I would go with less because of the circumstances, but your solution is reasonable.
 
2014-08-08 11:46:47 AM  

Gonz: insano: Where in the rule does it state - "This applies only to the outcome of the game."

It doesn't. It says "Any player, umpire, or club or league official or employee, who shall bet any sum whatsoever upon any baseball game in connection with which the bettor has a duty to perform shall be declared permanently ineligible."

Rule 4.10 says "A regulation game consists of nine innings, unless extended because of a tie score, or shortened (1) because the home team needs none of its half of the ninth inning or only a fraction of it, or (2) because the umpire-in-chief calls the game."

A series of at-bats by one individual is not, by definition, a baseball game. It is part of what makes up a baseball game, but it is not a baseball game. That's the out here. That's the difference between a 3-game suspension and lifetime. If they'd bet $100 that Miller's team would beat Shelby's, then it's a lifetime ban. That's not what they bet, though.


I suspect you're right.  I'd imagine it'll be at least 10 games to make sure they each miss at least one start.  Maybe more.
 
2014-08-08 11:49:35 AM  

This Looks Fun: Sadly, the rules are pretty clear on this. While I would think it would be a harsh penalty along the lines of some fooish zero-tolerance policies, they should be fined or suspended to send a message.


Except that if they don't get banned from baseball, Pete Rose has an argument to make to be re-instated and finally put in the Hall of Fame. Not a great

The zero-tolerance policy against him is ridiculous at this point.

/I'm also pro-Bonds though, so take anything I say with a grain of salt
 
2014-08-08 11:50:21 AM  

muwaryer: I think it's a fair interpretation of "who shall bet...upon any baseball game." One could just as easily ask where in the rule does it state that it applies to something smaller than the game itself.


As others have pointed out, the interpretation of game as only the ultimate outcome of the game would open the league up to almost every other type of bet imaginable. Pitchers could bet that they will throw a strike, batters could bet that they will strike out, etc. The only reasonable interpretation is that game means every part of the game including the outcome.

Should these guys be banned? No, probably not. But that's the predicament you face when you allow for zero discretion in the rules.
 
2014-08-08 11:50:51 AM  

homarjr: This Looks Fun: Sadly, the rules are pretty clear on this. While I would think it would be a harsh penalty along the lines of some fooish zero-tolerance policies, they should be fined or suspended to send a message.

Except that if they don't get banned from baseball, Pete Rose has an argument to make to be re-instated and finally put in the Hall of Fame. Not a great

The zero-tolerance policy against him is ridiculous at this point.

/I'm also pro-Bonds though, so take anything I say with a grain of salt


Not a great argument, but an argument nonetheless.

/Need to learn to preview...
 
2014-08-08 11:54:19 AM  
Not sure which is dumber: the zero-tolerance interpretation of this rule, or the fact that they made it very public. While I'm okay with fining or possibly giving them a 5 game suspension (only BC its the only way to make sure they miss a start), I'd have to imagine that this sort of thing happens way more than we'll ever know about.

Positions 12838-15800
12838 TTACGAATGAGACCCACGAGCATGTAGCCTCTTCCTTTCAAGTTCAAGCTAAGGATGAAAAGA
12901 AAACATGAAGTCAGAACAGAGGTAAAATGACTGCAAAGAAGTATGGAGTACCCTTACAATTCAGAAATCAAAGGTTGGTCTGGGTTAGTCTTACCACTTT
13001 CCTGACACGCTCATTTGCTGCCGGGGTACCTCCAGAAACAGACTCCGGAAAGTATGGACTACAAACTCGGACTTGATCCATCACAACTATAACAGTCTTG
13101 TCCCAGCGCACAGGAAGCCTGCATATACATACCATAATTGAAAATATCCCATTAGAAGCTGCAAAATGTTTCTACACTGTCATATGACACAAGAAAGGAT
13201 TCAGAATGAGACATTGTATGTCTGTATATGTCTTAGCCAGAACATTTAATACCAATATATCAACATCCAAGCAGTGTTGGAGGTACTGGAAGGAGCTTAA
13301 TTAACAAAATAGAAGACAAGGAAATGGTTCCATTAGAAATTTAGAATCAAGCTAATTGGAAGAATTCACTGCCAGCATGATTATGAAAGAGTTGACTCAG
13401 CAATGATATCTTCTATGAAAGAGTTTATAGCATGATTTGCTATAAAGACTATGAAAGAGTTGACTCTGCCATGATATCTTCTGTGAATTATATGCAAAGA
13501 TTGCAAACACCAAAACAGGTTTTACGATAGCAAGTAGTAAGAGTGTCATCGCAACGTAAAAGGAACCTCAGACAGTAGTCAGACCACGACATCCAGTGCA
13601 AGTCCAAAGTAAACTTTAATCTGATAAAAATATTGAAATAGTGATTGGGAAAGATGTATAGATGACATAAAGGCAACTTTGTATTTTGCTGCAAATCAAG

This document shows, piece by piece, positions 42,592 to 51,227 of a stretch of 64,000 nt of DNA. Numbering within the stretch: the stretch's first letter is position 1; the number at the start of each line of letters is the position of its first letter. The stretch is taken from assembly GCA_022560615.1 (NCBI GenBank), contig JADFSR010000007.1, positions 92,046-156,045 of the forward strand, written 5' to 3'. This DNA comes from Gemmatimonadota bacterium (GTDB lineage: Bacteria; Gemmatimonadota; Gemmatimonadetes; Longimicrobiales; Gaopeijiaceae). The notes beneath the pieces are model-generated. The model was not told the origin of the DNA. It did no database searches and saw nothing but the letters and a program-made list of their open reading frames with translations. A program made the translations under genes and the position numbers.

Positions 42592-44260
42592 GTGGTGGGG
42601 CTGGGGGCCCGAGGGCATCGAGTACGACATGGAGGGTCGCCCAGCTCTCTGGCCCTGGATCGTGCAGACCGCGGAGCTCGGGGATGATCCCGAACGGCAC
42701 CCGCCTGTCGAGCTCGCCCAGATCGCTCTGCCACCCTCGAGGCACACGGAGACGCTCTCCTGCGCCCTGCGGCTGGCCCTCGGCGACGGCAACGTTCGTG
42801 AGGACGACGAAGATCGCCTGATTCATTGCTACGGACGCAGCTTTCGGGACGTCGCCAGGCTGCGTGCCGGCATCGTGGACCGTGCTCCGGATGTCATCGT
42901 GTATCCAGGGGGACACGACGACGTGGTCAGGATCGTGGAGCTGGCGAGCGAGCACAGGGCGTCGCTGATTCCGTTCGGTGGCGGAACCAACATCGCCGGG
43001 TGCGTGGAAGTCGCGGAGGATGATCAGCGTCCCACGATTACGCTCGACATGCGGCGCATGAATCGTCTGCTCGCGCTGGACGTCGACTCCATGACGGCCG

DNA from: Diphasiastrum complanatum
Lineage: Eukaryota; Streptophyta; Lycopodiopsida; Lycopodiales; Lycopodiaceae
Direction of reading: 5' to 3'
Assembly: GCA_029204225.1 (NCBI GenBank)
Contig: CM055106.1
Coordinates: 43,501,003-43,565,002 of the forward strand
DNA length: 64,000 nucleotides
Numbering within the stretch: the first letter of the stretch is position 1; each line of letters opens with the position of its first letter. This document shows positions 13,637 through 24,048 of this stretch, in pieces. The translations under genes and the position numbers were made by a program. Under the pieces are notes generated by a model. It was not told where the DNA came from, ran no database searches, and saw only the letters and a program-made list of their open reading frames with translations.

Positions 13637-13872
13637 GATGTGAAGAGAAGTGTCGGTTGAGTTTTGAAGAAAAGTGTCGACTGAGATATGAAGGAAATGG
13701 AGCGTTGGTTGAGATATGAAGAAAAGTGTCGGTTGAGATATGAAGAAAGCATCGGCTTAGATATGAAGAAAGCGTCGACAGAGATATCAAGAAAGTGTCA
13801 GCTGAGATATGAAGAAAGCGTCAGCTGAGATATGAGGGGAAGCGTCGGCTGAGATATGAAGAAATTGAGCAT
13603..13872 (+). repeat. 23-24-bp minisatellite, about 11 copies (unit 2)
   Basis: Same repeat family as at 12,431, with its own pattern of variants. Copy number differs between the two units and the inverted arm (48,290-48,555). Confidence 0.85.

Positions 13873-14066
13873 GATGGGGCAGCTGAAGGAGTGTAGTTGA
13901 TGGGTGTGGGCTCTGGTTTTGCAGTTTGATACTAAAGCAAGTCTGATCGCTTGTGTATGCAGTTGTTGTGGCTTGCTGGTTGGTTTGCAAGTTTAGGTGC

Any penalty should be considered an idiot's fee in this case. Betting happens, it will always happen, and as long as it doesn't escalate to Black Sox levels, I don't see the harm in it.
 
2014-08-08 11:56:14 AM  

FriarReb98: Not sure which is dumber: the zero-tolerance interpretation of this rule, or the fact that they made it very public. While I'm okay with fining or possibly giving them a 5 game suspension (only BC its the only way to make sure they miss a start), I'd have to imagine that this sort of thing happens way more than we'll ever know about.

Any penalty should be considered an idiot's fee in this case. Betting happens, it will always happen, and as long as it doesn't escalate to Black Sox levels, I don't see the harm in it.


Yep.  Again.  Pete.
 
2014-08-08 11:58:13 AM  

Gonz: A series of at-bats by one individual is not, by definition, a baseball game. It is part of what makes up a baseball game, but it is not a baseball game. That's the out here. That's the difference between a 3-game suspension and lifetime. If they'd bet $100 that Miller's team would beat Shelby's, then it's a lifetime ban. That's not what they bet, though.


How does one define "baseball game" without reference to the individual components of the game which led to the ultimate conclusion? The only game that would truly qualify is a cancelled game.
 
2014-08-08 11:59:31 AM  
there's nothing wrong with betting on baseball.
 
2014-08-08 12:03:44 PM  

Gonz: insano: Where in the rule does it state - "This applies only to the outcome of the game."

It doesn't. It says "Any player, umpire, or club or league official or employee, who shall bet any sum whatsoever upon any baseball game in connection with which the bettor has a duty to perform shall be declared permanently ineligible."

Rule 4.10 says "A regulation game consists of nine innings, unless extended because of a tie score, or shortened (1) because the home team needs none of its half of the ninth inning or only a fraction of it, or (2) because the umpire-in-chief calls the game."

A series of at-bats by one individual is not, by definition, a baseball game. It is part of what makes up a baseball game, but it is not a baseball game. That's the out here. That's the difference between a 3-game suspension and lifetime. If they'd bet $100 that Miller's team would beat Shelby's, then it's a lifetime ban. That's not what they bet, though.